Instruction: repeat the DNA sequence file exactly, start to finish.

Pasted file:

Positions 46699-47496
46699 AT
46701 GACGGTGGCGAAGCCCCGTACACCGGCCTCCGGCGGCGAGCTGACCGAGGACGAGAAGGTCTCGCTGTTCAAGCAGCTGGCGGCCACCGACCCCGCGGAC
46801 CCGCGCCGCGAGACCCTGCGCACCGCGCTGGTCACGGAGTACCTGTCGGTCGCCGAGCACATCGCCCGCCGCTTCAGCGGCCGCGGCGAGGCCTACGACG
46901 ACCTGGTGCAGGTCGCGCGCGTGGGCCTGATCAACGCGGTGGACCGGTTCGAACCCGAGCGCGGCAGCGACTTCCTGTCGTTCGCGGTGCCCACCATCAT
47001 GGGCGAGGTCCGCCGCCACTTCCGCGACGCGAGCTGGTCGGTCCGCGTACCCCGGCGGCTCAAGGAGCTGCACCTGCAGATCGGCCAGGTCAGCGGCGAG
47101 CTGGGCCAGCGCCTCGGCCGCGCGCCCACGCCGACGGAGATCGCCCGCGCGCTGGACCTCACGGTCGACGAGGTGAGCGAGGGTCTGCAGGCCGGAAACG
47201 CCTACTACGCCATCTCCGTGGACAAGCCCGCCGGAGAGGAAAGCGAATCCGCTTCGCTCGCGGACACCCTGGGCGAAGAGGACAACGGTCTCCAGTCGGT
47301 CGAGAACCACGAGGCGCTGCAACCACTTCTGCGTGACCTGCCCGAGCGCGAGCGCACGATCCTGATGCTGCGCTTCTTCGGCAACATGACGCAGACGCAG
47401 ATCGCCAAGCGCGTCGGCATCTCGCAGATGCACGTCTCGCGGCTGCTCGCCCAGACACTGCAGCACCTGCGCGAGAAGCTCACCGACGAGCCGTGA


Positions 46699-47496
46699 AT
46701 GACGGTGGCGAAGCCCCGTACACCGGCCTCCGGCGGCGAGCTGACCGAGGACGAGAAGGTCTCGCTGTTCAAGCAGCTGGCGGCCACCGACCCCGCGGAC
46801 CCGCGCCGCGAGACCCTGCGCACCGCGCTGGTCACGGAGTACCTGTCGGTCGCCGAGCACATCGCCCGCCGCTTCAGCGGCCGCGGCGAGGCCTACGACG
46901 ACCTGGTGCAGGTCGCGCGCGTGGGCCTGATCAACGCGGTGGACCGGTTCGAACCCGAGCGCGGCAGCGACTTCCTGTCGTTCGCGGTGCCCACCATCAT
47001 GGGCGAGGTCCGCCGCCACTTCCGCGACGCGAGCTGGTCGGTCCGCGTACCCCGGCGGCTCAAGGAGCTGCACCTGCAGATCGGCCAGGTCAGCGGCGAG
47101 CTGGGCCAGCGCCTCGGCCGCGCGCCCACGCCGACGGAGATCGCCCGCGCGCTGGACCTCACGGTCGACGAGGTGAGCGAGGGTCTGCAGGCCGGAAACG
47201 CCTACTACGCCATCTCCGTGGACAAGCCCGCCGGAGAGGAAAGCGAATCCGCTTCGCTCGCGGACACCCTGGGCGAAGAGGACAACGGTCTCCAGTCGGT
47301 CGAGAACCACGAGGCGCTGCAACCACTTCTGCGTGACCTGCCCGAGCGCGAGCGCACGATCCTGATGCTGCGCTTCTTCGGCAACATGACGCAGACGCAG
47401 ATCGCCAAGCGCGTCGGCATCTCGCAGATGCACGTCTCGCGGCTGCTCGCCCAGACACTGCAGCACCTGCGCGAGAAGCTCACCGACGAGCCGTGA